Much of the discussion about airline meals – at least by the airlines themselves – focuses on how fabulous the food and drink offer can be for the passengers who turn left on boarding a plane. Michelin-starred consultant chefs, multiple choice menus and wine lists specially selected for high altitude are all options for the customer who is prepared to pay for them.
For customers travelling in economy class, the options are more limited; yet most airlines still do an impressive job of providing decent complimentary meals in-flight. Far less scrutiny is given to the buy-on-board meals of low-cost airlines – for many an inescapable reality of travel.
Budget airline easyJet is the largest carrier in the UK, and the second-largest low-cost airline in Europe. The carrier offers no complimentary snacks or meals; its food and drink is all buy-on-board, and these sales form a significant part of the airline’s ancillary revenue.
I recently flew from London to Marrakech and back with easyJet, which gave me the chance to explore their buy-on-board offer. And I found the gap between the sales pitch and the reality disappointing.
EasyJet’s menu comes at the end of a glossy in-flight catalogue called ‘Boutique and Bistro’. Past the gadgets, cosmetics and off-licence sections are pages advertising low-cost soft drinks (Pepsi, Red Bull), confectioneries (Maltesers, Snickers, Mars bars), and then a more appetising section called ‘Our menu’. Luscious-looking filled rolls, baguettes and toasted sandwiches are pictured on a picnic table, alongside tempting-looking glasses of wine.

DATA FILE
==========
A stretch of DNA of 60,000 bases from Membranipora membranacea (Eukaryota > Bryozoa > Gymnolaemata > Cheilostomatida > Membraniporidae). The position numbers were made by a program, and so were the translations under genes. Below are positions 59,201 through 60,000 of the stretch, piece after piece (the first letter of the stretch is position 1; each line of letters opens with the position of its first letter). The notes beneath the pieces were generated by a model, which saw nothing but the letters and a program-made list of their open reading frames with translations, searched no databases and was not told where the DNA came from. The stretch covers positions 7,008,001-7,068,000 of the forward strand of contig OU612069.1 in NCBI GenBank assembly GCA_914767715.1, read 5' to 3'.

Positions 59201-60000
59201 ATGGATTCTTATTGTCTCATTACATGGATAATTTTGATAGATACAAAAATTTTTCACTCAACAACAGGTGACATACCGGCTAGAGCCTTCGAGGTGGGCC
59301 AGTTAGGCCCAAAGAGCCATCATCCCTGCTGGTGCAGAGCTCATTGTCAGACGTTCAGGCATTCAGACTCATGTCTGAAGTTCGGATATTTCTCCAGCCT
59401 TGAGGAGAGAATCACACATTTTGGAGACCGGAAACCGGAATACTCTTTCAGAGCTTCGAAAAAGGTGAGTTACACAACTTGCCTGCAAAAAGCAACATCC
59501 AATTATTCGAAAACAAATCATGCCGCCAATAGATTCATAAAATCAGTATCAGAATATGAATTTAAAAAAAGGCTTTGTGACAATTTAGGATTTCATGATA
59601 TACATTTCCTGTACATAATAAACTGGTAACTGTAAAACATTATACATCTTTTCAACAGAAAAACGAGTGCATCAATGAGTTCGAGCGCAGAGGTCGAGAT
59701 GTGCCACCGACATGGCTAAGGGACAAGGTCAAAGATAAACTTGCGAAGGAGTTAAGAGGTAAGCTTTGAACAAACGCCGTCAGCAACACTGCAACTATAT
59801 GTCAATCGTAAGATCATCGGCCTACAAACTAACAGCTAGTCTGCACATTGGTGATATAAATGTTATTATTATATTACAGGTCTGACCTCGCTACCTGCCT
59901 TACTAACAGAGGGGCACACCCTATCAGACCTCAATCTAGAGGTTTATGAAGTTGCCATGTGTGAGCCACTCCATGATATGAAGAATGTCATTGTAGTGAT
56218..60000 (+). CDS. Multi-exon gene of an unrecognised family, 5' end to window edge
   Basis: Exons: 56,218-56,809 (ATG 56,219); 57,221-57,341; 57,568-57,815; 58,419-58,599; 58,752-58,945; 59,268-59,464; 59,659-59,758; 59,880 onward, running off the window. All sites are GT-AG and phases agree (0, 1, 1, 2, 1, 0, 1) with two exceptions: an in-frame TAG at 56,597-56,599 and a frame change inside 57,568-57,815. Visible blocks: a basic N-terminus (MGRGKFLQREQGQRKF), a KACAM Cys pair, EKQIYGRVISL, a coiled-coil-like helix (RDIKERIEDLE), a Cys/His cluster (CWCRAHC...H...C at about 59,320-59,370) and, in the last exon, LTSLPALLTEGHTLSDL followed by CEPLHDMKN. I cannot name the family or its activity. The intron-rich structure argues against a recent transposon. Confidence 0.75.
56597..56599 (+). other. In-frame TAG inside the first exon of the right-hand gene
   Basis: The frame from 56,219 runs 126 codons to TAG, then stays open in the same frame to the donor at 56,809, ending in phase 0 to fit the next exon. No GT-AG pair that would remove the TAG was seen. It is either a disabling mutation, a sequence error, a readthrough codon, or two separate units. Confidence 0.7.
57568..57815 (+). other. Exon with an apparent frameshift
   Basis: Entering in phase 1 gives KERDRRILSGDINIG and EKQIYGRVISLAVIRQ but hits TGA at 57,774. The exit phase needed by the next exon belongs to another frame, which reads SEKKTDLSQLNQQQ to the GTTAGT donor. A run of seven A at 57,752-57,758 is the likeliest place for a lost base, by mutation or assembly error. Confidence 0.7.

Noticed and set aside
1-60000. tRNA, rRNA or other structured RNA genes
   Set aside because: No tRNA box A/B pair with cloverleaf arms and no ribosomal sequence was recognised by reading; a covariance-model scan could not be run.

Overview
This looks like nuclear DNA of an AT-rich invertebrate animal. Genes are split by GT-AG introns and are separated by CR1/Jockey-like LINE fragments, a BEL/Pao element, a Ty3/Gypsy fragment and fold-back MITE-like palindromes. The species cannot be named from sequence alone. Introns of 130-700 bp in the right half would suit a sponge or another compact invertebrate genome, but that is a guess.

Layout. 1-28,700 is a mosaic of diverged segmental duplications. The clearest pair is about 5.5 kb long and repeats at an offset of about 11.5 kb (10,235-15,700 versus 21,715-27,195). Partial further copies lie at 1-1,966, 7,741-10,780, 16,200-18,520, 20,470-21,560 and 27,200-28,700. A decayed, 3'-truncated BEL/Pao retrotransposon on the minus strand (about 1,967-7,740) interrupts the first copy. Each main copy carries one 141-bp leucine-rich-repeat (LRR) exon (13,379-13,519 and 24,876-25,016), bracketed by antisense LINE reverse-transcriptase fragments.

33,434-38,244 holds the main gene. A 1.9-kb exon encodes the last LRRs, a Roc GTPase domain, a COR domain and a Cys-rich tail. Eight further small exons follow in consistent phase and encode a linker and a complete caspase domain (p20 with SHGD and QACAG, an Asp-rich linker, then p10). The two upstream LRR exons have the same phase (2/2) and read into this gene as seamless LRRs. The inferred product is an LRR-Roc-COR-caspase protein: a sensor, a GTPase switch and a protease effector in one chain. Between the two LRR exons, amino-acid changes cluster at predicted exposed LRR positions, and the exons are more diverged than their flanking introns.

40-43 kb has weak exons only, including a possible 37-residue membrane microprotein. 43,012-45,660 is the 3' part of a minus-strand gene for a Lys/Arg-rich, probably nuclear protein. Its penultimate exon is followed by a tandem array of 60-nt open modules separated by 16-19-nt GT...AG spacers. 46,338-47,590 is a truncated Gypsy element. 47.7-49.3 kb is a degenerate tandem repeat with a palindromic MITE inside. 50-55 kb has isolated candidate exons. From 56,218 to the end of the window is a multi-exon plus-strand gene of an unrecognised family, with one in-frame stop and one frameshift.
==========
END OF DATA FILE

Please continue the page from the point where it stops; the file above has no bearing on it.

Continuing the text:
‘Ask your Cabin Crew for today’s onboard selection’, suggests the menu. So I did. One of very few choices left was a cheese and chutney sandwich (costing a mere £4), which looked nothing like any of the pictured victuals. It was presented in a hygienic sealed plastic pack and had the culinary qualities I associate with food designed for long shelf life: dry granary bread and filling, the chutney soaked into the bread – but good Davidstow cheddar saved the day. The ingredients list on the back label detailed more than 30 ingredients, many of them e-numbers.
The paid-for wine service could have done with more finesse. Both the house red and house white were served at identical, ambient cabin temperature. To cool the white wine down, I accepted the offer of ice cubes to put into my plastic tumbler, but this both cooled and diluted the wine as they melted.
EasyJet is a no-frills airline, and this is no-frills food and drink, albeit affordable. The airline provides emergency rations for the many passengers who didn’t have the time to eat before the flight. Next time I’ll arrive a bit early at the airport, and eat just before boarding the flight – a much better idea than fumbling with a pre-packed sandwich or ice-filled tumbler of wine at 30,000 feet.